Your gyn practice decides to publish an electronic newsletter for patients. You and your office manager spend a lot of time deciding on a format and writing content that you think is relevant to your patients. Everyone in the office agrees: It looks great.
But there’s a problem.
After your newsletter has been “live” for 6 months, fewer than 5% of your patients have signed up to receive it by e-mail (even though you’re sure that a lot more of them are on-line).
You’re perplexed: Why the poor response? The newsletter contains important information that your patients have told you they want—answers to the same questions that you get asked day in, day out.
Why does everyone seem so interested in getting answers to their questions when they’re in the office but not ahead of time and without a co-pay?
The diagnosis: Newsletters are so 1990s.
Offering a Web-savvy patient a newsletter is like presenting her with a VHS tape of a surgical procedure you’re recommending. She will look at you and think, “Huh?”
It’s not that your patients don’t want health information—they are clearly eager for it: 80% of Americans who have Internet access look for health information on-line.1 The quest for health information is the third most popular on-line activity (behind e-mail and using a search engine), and women are more likely to search for health information on-line than men are.2 Nineteen percent of all Internet users search on-line for information about pregnancy and childbirth, and on WebMD (www.webmd.com, the second most popular Internet health site), hysterectomy was the fifth most commonly searched treatment in 2010.1
But getting health information from the Internet today does not mean another e-mail message in the in-box, where it sits waiting to be read or, more likely, deleted without having been opened. For most patients, looking for health information on-line entails 1) general searches (via Google, for example) for symptoms, specific diagnoses, or therapies or 2) searches on specific health-related Web sites (the top two for traffic in November 2010 were the National Institutes of Health and WebMD).1,3
More and more patients, however, are craving a dialogue about their health; 40% of on-line health-related activities involve interactive, user-generated content of social media, the most popular sources being Facebook, Twitter, and the Web-site tool known as blogs that I discuss in this article—with the aim of helping you determine whether placing your professional voice on the Web in a blog is workable, valuable, and respectable.1,3,4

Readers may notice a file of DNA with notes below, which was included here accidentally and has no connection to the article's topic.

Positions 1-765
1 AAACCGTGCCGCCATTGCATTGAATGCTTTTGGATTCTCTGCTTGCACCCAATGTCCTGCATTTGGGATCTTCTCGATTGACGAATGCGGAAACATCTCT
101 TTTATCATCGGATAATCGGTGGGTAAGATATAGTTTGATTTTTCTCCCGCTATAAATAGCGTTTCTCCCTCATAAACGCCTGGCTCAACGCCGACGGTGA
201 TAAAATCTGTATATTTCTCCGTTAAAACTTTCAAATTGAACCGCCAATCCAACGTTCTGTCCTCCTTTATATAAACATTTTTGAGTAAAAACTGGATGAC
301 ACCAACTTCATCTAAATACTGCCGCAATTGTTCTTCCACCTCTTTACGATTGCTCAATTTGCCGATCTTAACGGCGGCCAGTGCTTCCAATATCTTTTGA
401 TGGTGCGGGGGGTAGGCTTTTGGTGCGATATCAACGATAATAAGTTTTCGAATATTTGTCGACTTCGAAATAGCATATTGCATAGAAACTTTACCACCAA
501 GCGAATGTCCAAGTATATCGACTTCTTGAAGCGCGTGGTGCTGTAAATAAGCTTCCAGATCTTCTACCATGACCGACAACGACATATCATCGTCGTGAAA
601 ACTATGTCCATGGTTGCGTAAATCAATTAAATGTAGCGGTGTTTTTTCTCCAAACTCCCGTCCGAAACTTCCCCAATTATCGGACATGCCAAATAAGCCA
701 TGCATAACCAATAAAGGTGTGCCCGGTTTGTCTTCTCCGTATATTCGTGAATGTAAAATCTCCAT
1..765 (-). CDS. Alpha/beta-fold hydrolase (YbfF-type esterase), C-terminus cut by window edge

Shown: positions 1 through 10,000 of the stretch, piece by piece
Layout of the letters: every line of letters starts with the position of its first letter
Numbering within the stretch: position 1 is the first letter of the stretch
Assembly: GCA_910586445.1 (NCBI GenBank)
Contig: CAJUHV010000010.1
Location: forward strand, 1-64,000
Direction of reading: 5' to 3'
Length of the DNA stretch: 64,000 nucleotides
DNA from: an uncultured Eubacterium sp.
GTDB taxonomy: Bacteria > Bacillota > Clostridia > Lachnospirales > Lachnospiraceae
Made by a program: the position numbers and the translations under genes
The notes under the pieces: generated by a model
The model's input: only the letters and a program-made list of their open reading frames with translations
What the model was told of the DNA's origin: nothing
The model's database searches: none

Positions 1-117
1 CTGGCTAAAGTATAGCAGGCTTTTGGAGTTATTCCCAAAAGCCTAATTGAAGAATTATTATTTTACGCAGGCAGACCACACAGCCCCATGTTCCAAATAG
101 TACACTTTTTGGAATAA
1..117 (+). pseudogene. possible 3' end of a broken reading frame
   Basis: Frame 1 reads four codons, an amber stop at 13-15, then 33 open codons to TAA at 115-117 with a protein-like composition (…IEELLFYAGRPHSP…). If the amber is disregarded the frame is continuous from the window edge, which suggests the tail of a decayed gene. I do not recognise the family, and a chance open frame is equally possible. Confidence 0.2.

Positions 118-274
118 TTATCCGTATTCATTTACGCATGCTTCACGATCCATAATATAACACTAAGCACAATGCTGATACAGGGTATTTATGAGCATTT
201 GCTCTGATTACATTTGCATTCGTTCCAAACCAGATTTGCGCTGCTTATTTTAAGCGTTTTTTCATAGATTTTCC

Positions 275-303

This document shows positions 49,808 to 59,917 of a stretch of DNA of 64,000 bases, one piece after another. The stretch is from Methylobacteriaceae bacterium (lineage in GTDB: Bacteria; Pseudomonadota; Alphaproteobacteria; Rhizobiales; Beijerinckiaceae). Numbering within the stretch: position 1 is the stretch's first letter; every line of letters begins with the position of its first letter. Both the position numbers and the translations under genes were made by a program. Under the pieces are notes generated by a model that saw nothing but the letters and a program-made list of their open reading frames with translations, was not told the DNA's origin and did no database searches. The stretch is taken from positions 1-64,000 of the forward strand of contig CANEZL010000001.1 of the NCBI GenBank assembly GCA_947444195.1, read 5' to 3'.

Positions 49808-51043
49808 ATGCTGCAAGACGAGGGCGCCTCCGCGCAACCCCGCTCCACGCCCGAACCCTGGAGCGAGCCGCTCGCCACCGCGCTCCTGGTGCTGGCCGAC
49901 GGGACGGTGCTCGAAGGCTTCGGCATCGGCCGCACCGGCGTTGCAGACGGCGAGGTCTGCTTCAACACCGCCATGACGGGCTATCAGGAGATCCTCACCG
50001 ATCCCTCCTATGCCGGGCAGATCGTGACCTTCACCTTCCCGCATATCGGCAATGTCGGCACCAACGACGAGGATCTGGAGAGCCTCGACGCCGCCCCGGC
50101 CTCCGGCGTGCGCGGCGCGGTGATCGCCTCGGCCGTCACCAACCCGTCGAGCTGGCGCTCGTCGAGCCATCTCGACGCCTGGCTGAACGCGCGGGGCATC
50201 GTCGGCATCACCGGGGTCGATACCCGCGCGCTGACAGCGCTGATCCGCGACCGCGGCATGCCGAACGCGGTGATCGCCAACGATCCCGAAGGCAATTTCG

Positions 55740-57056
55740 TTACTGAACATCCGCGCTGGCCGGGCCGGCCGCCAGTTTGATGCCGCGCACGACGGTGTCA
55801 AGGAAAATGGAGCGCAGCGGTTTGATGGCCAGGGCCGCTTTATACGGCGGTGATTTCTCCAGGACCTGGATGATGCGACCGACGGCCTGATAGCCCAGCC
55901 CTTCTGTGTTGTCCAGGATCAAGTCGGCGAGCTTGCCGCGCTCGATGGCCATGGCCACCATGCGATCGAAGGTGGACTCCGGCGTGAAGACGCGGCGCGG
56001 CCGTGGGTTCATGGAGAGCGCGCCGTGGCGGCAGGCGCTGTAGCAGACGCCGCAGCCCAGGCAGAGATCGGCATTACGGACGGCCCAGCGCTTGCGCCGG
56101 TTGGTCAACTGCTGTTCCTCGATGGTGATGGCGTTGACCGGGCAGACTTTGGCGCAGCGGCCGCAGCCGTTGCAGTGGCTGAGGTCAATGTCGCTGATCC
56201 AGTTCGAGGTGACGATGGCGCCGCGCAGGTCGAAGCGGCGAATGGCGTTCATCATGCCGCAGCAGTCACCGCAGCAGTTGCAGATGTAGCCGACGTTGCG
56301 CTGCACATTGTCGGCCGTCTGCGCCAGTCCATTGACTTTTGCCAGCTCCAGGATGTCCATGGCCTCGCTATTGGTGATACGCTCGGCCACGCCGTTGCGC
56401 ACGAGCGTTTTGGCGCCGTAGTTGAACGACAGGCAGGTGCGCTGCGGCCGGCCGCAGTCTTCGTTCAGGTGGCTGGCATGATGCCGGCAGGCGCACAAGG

Blog (noun, singular); blogs (plural)
What is it? A shortened form of “web log.” Has a different functional meaning for different people: A journal. A place to rant. A collaborative archive. A source of breaking news.
Whatever shape a blog takes, at its core it is an ongoing chronicle of information plus opinion. For a medical blog, that description typically refers to the perspective of the consumer/patient or the health-care professional who writes the “posts,” or entries.
The Web has thousands upon thousands of medical blogs. Some support an academic institution or a government agency (even the Centers for Disease Control and Prevention has a blog); many describe the experiences of an individual with one or another aspect of health care (from a patient’s or provider’s perspective). With one third of Americans reading blogs, they are an excellent way to disseminate information.1,3,4
Here are what I consider several good reasons to start a medical blog—reasons that, in part, motivated me to begin blogging (see “Why I blog,”):
- A blog is an ideal platform to deliver content to your patients and like-minded medical professionals. A blog allows your patients (and everyone else) to see information that you think is valuable and to hear your opinion on important health topics. Patients really like to know what their physician’s opinion is—how many times have you been asked, in the office, “What do you think I should do, doctor?”
- Blogging is good advertising for your practice. Your blog will appear in Web-search results, which may lead new patients to your doorstep. Reporters and other media workers troll the Web, fact-checking and looking for “angles” for news stories; you may be called to give your opinion about something you blogged about. Remember: Being mentioned in the local newspaper is free advertising (yes, people still read newspapers, though often on-line); ask the reporter to include a link to your blog in any story in which you’re quoted.
- Blogging helps you learn from your readers. Given the interactive nature of a blog (comments are encouraged), you might find feedback that is interesting at the least, possibly educational. Many people take commenting on blogs very seriously, and often post valuable links to other content.
- Contributing credible content drowns out garbage medical information that circulates widely on-line. The Internet is a powerhouse repository of medical knowledge, but it’s only as good as the content provided to it; in fact, 65% of Web pages contain inaccurate medical information.6 Regrettably, most people do not verify the medical information they find on-line.
- Blogging helps keep you relevant. Medicine is still trying to figure out how to best integrate itself with the user-centered operation and experience of Web 2.0. If you aren’t engaged here on some level, you risk being left behind.